Cooper Union graduates turn their backs on school president as Bloomberg looks on

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EAST GREENWICH VILLAGE (PIX11) – It has a century-and-a-half tradition of offering a world class college education for free, but on Wednesday, The Cooper Union graduated its first class since the college told students that the free education is to be no more.  In response, students at the cash-strapped school carried out a variety of unorthodox protests in front of one of the wealthiest people in the world:  the keynote speaker, Mayor Michael Bloomberg.

As students gathered before the 10:30 A.M. ceremony, they handed out small, red, felt squares to pin on their robes.  The pieces of cloth were emblems of protest against the end of the college’s 154-year mission of free tuition for everyone.

The young woman handing out the protest squares, Victoria Sobel, had been singled out by the Cooper Union Alumni Association for their graduation prize, which she’d won for her organizing to keep New York’s free college free of charge.

“I am wholeheartedly committed to see that that remains true,” Sobel told PIX11 News.  “I’m optimistic, but I know it won’t be easy.”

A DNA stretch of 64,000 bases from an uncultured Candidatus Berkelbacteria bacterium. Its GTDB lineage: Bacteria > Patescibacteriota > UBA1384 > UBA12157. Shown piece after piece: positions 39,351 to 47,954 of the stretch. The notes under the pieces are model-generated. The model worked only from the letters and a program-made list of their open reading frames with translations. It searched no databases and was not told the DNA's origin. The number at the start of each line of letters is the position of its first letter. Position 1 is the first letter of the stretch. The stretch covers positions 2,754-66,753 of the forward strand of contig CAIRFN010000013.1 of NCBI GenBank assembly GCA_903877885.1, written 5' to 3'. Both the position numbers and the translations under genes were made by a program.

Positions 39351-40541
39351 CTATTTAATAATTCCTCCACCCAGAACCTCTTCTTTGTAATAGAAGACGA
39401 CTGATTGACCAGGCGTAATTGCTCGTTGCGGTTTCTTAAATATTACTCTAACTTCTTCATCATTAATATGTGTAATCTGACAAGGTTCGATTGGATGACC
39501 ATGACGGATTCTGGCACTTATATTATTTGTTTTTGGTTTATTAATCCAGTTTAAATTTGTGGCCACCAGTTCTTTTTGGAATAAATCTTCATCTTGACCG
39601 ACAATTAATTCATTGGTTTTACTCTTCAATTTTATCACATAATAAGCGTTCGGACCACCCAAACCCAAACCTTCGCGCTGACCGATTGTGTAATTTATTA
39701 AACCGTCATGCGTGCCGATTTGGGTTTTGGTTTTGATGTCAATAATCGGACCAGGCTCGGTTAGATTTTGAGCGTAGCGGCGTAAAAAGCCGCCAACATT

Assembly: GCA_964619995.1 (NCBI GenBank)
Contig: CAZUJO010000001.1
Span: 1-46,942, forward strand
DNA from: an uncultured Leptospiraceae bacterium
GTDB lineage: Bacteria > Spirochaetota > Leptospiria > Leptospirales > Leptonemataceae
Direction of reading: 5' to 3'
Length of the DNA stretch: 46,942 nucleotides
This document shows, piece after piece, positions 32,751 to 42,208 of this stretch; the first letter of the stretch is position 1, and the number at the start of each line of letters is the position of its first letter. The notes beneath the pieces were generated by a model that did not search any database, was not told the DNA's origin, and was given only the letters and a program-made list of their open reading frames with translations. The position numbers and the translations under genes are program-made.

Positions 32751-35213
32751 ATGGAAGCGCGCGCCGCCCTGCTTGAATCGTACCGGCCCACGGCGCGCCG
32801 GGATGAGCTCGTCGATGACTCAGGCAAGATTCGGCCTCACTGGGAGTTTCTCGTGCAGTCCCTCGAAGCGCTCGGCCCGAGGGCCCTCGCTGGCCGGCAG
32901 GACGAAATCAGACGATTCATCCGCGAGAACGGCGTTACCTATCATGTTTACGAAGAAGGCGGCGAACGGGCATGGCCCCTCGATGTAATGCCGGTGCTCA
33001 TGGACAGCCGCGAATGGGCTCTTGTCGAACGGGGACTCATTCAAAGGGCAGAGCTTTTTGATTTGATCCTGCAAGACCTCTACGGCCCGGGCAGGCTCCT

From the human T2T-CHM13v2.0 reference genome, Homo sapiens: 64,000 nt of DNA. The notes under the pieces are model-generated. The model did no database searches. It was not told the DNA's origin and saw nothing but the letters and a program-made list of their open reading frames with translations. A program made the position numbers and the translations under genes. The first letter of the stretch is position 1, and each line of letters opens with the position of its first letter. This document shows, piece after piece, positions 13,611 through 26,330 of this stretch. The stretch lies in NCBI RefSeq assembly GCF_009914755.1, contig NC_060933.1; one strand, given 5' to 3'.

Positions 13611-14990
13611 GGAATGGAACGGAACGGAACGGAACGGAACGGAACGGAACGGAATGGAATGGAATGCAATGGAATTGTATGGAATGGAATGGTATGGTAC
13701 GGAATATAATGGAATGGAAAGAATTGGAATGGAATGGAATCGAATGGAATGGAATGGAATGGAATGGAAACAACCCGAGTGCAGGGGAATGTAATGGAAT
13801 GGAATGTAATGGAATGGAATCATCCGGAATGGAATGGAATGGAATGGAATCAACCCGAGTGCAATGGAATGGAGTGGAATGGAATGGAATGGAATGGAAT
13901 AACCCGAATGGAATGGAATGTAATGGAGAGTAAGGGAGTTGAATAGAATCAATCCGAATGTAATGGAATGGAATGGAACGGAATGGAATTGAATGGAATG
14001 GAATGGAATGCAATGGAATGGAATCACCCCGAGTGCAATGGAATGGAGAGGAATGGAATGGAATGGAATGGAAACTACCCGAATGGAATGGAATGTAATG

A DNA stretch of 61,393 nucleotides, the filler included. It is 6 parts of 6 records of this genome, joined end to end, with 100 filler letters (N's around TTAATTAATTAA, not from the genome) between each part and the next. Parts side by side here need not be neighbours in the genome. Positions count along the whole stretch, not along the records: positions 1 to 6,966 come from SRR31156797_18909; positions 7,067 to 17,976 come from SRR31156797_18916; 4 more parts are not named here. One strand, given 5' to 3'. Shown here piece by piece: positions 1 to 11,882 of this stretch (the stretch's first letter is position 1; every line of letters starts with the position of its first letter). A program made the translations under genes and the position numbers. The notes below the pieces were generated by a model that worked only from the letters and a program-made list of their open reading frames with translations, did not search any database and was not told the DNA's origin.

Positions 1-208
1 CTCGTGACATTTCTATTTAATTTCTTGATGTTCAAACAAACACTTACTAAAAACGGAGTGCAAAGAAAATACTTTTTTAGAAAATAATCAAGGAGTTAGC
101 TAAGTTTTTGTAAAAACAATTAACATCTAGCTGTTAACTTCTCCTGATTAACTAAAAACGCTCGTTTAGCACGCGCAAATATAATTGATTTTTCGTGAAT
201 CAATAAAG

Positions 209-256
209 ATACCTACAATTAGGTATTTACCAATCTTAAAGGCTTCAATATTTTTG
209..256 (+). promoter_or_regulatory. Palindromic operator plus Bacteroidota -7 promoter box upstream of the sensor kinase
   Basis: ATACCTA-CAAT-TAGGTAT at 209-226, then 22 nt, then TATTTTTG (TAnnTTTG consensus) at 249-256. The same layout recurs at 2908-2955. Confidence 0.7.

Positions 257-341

Senior Levi Mandel, who wore his red square on his chest, pointed out that graduation is supposed to be a happy occasion.  Instead, “It’s very upsetting,” he said.  “It’s very emotional for everyone.”

Last month, the college officially announced that it would end its tuition free system starting in the fall of 2014.  When the long-anticipated announcement was made, there were frequent, well attended protests in front of the East Village institution, and a group of about 15 students took over the college president’s office in a call to action against imposing tuition payments.

The students remain in occupation, but on graduation day, the protests were more subtle.

“We may be one of the final classes to have a mission statement that will never be forgotten,” said James Sprung, the senior class speaker at the graduation ceremony, which was rife with tension.  He was referring to the mission statement of the founder of the college, multi-millionaire inventor Peter Cooper, who established the institution to offer a college education gratis.

During his speech, Sprung asked the entire class to stand and declare in unison their hope for a favorable outcome to the situation.  At various points in his speech, the graduates erupted into applause regarding keeping the status quo of free tuition.  Throughout, just behind Sprung, on the dais of Cooper Union’s Great Hall, sat Mayor Michael Bloomberg and Cooper Union’s president, Jamshed Barucha.  Both men looked on during the applause, without clapping themselves.

The institution’s endowment, which is built around yearly rent payments from the landmark property it owns — the land on which the Chrysler Building is built — is under severe strain due to spending outpacing revenues.  One of the main burdens to Cooper Union’s overall financial health is the recently built campus building, 41 Cooper Square, designed by starchitect Thom Mayne.  It remains without a sponsor, after the college paid for the $150 million structure to be built.